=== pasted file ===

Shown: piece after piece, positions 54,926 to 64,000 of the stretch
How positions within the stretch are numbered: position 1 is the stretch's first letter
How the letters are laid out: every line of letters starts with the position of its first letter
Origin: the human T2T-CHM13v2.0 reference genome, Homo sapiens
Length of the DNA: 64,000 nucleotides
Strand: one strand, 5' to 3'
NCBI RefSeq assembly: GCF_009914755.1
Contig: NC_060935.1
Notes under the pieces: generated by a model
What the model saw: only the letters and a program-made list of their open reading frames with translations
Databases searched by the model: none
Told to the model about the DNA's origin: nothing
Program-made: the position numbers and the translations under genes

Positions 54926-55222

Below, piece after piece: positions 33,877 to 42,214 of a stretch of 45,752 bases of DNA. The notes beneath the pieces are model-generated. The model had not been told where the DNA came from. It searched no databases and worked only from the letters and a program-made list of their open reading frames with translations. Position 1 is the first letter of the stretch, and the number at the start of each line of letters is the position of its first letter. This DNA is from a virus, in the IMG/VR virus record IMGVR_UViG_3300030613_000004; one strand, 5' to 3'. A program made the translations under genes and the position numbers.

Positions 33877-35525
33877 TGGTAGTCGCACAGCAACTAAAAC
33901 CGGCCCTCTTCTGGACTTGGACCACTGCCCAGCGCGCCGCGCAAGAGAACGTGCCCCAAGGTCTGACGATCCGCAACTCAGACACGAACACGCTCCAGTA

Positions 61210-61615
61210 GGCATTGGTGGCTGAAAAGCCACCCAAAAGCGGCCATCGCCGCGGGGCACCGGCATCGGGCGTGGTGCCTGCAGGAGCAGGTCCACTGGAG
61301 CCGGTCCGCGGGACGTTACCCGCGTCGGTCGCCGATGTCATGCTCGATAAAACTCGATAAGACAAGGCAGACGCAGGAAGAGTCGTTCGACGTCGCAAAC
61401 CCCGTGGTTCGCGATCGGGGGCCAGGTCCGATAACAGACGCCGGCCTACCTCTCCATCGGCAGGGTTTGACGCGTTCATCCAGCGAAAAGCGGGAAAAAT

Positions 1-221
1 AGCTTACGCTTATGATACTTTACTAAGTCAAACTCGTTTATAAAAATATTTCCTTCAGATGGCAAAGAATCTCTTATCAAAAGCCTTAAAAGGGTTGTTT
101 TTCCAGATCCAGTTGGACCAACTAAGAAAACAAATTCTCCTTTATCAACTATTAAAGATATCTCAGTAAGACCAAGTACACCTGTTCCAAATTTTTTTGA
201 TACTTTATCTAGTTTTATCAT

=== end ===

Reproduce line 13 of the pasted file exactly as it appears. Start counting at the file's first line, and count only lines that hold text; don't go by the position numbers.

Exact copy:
Program-made: the position numbers and the translations under genes